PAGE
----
My Iranian friend arrived here two months ago. She didn’t know many things. I called her – when I found out that this family arrived, I called them. I offered to them, “Please, come to our house for a dinner I prepare for you because you haven’t settled anything for your house now.” The family came to my house for dinner.
This quote comes from a conversation I had with an Iranian-Muslim immigrant mother who had also recently arrived in Canada. She knew how hard it was to settle into a new home, especially when you have young children. She was still adjusting to her new life, but she reached out to a family whom she didn’t know, because she cared. She and her family had experienced care from members of the local Iranian community. In addition to her role as a caring mother, she made it a priority to care for others.
Care is a gendered religious and secular value. Religious traditions like Judaism, Christianity and Islam, emphasize that women are essentially caring – it is part of their nature. In Canada, women, religious and non-religious, still shoulder most of the responsibilities in caring for young children and elders in families. Women are more likely to be employed in caring professions such as nursing and early childhood education. Certainly, girls and women are socialized into caring roles in families. Care is expressed through concrete activities of such grocery shopping, cooking and serving meals, doing laundry, listening to problems, encouraging those who are struggling, showing hospitality to friends and neighbours, and celebrating holidays together. For religious women, caring service builds the virtues of patience, kindness, generosity, compassion, sacrifice and forgiveness. For many religious women, practices of care are a meaningful part of their identity.
However, in situations of family violence, a woman’s role as caregiver is exploited. When her husband demands that she serve the needs of the family instead of working, then fails to give her enough money to feed the children, and prevents her from spending time with friends, he is controlling and preventing her from caring.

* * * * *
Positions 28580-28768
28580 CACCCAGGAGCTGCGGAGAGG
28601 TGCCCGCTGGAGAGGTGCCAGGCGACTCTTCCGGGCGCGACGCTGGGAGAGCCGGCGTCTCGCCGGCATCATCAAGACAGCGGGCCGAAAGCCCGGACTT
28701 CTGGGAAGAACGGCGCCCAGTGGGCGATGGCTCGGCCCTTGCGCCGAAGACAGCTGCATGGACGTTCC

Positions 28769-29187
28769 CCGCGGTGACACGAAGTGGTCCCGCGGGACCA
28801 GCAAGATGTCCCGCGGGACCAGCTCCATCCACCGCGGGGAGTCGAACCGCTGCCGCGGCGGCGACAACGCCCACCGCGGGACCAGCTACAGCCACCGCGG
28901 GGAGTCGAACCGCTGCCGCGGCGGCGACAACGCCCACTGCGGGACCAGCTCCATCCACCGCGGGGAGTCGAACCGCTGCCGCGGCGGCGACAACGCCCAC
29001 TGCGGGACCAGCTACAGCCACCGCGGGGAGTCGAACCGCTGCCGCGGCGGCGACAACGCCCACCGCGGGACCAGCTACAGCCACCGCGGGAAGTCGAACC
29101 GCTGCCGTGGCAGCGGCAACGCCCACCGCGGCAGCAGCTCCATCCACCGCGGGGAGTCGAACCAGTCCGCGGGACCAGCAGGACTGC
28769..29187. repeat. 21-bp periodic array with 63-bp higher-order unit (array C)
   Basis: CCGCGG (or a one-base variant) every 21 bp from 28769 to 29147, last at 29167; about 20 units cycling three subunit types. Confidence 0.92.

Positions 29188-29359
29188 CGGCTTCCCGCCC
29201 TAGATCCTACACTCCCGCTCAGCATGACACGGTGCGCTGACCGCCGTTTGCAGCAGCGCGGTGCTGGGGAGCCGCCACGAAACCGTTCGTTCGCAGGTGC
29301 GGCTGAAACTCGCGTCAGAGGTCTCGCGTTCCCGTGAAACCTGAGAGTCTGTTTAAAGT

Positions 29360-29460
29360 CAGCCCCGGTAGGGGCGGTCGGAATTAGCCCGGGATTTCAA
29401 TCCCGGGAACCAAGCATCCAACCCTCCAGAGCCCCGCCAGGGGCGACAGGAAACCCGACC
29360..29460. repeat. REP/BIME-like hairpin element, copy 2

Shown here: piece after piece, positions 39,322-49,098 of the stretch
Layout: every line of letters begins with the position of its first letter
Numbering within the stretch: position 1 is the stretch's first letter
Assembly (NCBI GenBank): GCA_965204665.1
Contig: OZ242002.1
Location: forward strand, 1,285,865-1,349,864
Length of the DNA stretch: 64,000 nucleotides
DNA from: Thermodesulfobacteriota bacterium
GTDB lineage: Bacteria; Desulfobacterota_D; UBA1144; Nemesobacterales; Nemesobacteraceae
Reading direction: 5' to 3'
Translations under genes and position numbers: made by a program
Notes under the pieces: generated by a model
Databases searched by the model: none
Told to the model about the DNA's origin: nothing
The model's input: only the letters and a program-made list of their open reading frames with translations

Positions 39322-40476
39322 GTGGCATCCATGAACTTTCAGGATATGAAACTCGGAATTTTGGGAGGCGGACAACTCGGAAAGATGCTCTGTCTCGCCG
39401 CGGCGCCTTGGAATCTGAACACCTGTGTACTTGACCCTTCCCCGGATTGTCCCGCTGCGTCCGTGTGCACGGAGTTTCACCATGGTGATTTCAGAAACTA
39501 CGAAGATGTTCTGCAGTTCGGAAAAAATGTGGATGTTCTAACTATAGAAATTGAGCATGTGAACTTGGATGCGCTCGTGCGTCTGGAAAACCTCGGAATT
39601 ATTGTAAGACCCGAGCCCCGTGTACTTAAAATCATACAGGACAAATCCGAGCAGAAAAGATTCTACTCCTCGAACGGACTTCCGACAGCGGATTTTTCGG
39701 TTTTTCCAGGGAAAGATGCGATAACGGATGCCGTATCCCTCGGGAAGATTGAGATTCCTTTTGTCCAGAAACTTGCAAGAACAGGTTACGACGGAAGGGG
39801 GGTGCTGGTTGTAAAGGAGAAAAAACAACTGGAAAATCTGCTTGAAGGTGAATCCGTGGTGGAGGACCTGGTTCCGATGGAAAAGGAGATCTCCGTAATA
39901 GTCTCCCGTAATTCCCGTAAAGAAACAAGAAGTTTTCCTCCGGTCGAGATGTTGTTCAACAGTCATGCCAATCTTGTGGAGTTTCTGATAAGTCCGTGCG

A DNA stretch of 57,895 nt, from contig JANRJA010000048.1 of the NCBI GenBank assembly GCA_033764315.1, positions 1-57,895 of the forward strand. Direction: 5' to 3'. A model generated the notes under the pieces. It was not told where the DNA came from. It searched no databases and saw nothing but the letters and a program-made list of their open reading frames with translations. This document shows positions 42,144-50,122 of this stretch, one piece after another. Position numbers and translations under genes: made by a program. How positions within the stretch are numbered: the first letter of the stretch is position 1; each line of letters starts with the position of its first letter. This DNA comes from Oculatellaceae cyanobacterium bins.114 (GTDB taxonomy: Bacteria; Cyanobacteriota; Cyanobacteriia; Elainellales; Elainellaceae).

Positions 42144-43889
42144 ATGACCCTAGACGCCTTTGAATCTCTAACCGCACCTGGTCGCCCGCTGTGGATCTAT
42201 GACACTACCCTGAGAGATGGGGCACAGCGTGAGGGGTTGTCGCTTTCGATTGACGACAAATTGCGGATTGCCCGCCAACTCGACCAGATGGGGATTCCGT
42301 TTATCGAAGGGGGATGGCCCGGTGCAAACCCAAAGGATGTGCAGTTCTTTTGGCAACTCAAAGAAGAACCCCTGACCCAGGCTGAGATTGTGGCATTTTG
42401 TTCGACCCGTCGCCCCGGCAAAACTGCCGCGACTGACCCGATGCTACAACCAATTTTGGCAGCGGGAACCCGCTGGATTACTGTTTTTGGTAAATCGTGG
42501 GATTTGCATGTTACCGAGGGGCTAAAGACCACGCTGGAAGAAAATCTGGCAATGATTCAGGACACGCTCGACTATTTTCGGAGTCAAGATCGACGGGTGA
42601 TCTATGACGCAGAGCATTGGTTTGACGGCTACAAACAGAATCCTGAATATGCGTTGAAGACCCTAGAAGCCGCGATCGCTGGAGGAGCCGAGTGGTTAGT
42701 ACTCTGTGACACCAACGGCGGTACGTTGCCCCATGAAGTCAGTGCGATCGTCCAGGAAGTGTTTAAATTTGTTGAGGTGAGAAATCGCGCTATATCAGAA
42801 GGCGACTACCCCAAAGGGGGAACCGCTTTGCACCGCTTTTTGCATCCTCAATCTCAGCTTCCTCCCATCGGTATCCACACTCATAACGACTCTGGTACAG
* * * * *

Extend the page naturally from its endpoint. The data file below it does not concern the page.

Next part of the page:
An example comes from a Filipina-Christian immigrant woman who told me about her sister:
Her husband was just using her, and she wouldn’t listen to our advice. . . Then they decided to move to [another city] which is really hard for us because she already had a stable job here. . . I can’t even call her now because she doesn’t have a cell phone now. She did it for her husband – to satisfy him – so that she wouldn’t have any communication with the people around her, so she gave it all up. . . One time when they were still here, she called me around 11:00, she was crying, her husband is beating her and threatened that he will kill her. . . She said, “I can’t do it anymore. I can’t handle it anymore!”
Women of faith need help in understanding domestic violence and recognizing when their role as caregivers is being abused. Religious leaders can help by affirming the interdependence of women and men in families. They need to talk openly about how caring for others depends on taking care of oneself – put your own oxygen mask on first before assisting others. Self-sacrifice in a situation of abuse is not a virtue. It is also necessary for religious leaders to explicitly describe abusive attitudes and behaviours and publicly condemn them. This information can help ensure women’s safety and spiritual fulfilment when caring for others.
Catherine Holtmann, 14 April 2022